Thoughts on politics and life from a liberal perspective

Wednesday, 14 April 2010

Devil's Kitchen gets Brilloed but should carry on regardless

Chris Mounsey, leader of the fledgling Libertarian Party UK who also blogs at the vituperative (and often very amusing) Devil's Kitchen blog was interviewed on The Daily Politics today by old Brillo himself, Andrew Neil and was given a rough time. I have embedded a copy of the clip below which you can watch for yourself but I just wanted to give my views on what happened and its consequences first.

Neil seemed pretty uninterested in the policies of LPUK and instead initially focused on how small the party is (c450 members) and how small they were last year. He seemed to be trying to dismiss them as an irrelevance. Mounsey put up a reasonable defence at this point and explained how well the party is doing in building up support and members on-line.

However then Neil (inevitably) started making reference to some of the things that Mounsey has blogged about under his "Devil" persona. Neil said that he could not read out much of what was written on a particular blogpost about a trades-union leader as it was unbroadcastable but he did mention that at one point he had written that he hoped she would "bleed to death".

Anyone familiar with his blogging will know that he has strong libertarian views and he expresses them with equally strong language. However I have also seen him speak publicly and indeed we had him as a guest on the House of Comments podcast at the start of January and he does not come across like his web persona at all. It is obvious that it is the style of his blogging identity to be confrontational and controversial. It doesn't mean that Chris Mounsey, leader of the Libertarian Party is like that.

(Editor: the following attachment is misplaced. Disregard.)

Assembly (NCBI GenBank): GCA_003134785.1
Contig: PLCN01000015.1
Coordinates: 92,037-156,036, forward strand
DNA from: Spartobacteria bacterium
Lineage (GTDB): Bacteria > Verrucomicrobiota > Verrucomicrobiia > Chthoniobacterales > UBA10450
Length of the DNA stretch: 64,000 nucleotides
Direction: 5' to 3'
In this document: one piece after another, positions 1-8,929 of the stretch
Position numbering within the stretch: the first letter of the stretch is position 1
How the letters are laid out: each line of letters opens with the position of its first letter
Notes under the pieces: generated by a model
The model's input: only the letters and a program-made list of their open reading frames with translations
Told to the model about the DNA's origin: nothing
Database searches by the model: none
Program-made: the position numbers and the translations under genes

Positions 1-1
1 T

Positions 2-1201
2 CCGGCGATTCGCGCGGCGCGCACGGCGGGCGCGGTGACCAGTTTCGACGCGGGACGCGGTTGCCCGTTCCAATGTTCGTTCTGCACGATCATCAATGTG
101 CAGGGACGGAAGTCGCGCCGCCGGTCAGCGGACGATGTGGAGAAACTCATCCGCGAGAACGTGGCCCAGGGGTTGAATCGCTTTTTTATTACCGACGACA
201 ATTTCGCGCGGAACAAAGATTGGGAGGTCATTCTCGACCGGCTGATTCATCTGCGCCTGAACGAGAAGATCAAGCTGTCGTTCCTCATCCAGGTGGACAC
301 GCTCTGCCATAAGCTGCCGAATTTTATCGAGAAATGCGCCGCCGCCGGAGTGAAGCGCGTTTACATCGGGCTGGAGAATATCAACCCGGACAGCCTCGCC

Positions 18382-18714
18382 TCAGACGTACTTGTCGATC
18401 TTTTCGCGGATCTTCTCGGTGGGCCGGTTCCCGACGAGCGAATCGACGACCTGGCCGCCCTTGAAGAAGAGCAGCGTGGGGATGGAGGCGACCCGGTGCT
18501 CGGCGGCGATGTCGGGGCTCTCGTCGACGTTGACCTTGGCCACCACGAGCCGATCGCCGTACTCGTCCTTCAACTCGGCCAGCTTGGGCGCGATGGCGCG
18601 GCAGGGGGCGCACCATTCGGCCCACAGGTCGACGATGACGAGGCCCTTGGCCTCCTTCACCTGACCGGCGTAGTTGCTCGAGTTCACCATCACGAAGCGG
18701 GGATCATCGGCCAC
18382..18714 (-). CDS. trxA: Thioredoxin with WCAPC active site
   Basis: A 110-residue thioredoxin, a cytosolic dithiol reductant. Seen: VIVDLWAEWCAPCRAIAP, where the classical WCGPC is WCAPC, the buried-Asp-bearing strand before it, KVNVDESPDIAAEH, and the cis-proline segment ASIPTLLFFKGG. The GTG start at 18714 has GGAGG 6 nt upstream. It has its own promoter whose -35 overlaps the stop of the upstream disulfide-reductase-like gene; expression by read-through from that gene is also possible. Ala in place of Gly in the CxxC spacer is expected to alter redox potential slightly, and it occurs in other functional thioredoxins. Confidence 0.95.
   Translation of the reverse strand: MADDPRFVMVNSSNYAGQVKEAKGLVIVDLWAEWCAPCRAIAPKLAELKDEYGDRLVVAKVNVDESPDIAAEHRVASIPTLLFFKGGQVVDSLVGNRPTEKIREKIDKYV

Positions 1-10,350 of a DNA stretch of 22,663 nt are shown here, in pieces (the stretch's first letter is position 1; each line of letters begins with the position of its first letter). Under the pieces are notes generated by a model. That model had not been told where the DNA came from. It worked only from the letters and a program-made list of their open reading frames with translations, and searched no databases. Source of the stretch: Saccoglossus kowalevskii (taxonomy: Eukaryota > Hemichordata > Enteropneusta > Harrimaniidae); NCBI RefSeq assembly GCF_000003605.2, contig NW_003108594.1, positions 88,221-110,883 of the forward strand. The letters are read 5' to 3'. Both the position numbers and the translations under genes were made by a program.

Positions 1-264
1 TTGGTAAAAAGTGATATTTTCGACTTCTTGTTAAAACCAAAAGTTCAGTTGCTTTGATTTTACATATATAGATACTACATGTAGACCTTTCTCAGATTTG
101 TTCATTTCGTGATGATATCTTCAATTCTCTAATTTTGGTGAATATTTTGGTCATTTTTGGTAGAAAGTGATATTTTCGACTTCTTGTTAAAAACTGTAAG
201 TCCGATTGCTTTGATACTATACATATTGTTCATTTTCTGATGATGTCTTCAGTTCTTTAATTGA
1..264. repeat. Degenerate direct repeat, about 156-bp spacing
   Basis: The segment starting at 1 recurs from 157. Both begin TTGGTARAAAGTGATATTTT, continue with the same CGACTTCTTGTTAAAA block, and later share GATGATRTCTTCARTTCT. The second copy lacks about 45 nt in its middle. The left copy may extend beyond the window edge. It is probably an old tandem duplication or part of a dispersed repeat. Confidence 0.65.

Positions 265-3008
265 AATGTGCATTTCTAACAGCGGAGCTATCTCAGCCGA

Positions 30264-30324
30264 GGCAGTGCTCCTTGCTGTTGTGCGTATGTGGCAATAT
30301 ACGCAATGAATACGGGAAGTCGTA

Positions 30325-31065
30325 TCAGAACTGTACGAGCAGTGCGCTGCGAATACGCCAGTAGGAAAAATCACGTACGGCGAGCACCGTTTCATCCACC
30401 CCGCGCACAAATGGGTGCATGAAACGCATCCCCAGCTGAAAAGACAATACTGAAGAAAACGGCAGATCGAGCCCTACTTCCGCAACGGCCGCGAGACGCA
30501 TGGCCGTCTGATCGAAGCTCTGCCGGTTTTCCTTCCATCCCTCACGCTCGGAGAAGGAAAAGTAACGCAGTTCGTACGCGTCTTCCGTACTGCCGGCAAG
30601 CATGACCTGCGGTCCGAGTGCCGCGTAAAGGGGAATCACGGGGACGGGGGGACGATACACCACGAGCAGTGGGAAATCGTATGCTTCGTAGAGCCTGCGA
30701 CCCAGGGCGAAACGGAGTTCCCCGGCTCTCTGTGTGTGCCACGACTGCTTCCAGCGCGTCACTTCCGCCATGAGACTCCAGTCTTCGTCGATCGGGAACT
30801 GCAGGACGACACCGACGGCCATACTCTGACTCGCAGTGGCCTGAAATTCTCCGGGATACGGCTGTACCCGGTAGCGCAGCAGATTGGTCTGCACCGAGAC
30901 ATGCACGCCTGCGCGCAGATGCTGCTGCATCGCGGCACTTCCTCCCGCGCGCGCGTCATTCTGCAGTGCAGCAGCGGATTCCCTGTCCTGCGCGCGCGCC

Of course as we all know and have seen many times, the real world does not work like that. We have seen council and parliamentary candidates for the other parties stand down for far, far less than the sort of thing that Mounsey regularly writes.

I had hoped for a spirited and libertarian defence of his right to have an on-line persona that is close to the knuckle and still be involved in active politics. However he just seemed to cave in to what Neil was saying. Neil suggested that an apology to the Trades Union leader in question might be appropriate and Mounsey obliged. Neil also suggested that if he were a candidate in any other party he would have had to stand down to which Mounsey also assented. Then the interview was over.

Now my blogging style is nothing like that of Mounsey's. However I think he has every right to blog in the way that he sees fit. Many of his supporters and party members will agree with what he is saying. Lots of libertarian bloggers have a strongly worded style and many of them also make very good points and are very funny too. Why should these people be barred from trying to seek political support for their views even if their styles are not to everyone's tastes?

I am disappointed to see that Mounsey offered his resignation to his party's national committee straight after the interview. I am also however pleased to see that they refused to accept it. I think he has every right to carry on both blogging in his chosen style and to seek support for the policies he wants to see. Why should he be forced to give up one or the other?

I would however say that the next time he is cornered like that, he needs to make a better job of defending his position and the way he approaches politics. He can actually use it as a way of making the point about his party's ideological position that he should be free to blog in any way that he likes and not be censored or muted by anyone. Then if he is seeking votes from people they can decide if they wish to elect him on that basis as no doubt (in time honoured fashion) his opponents will draw their attention to his blog posts.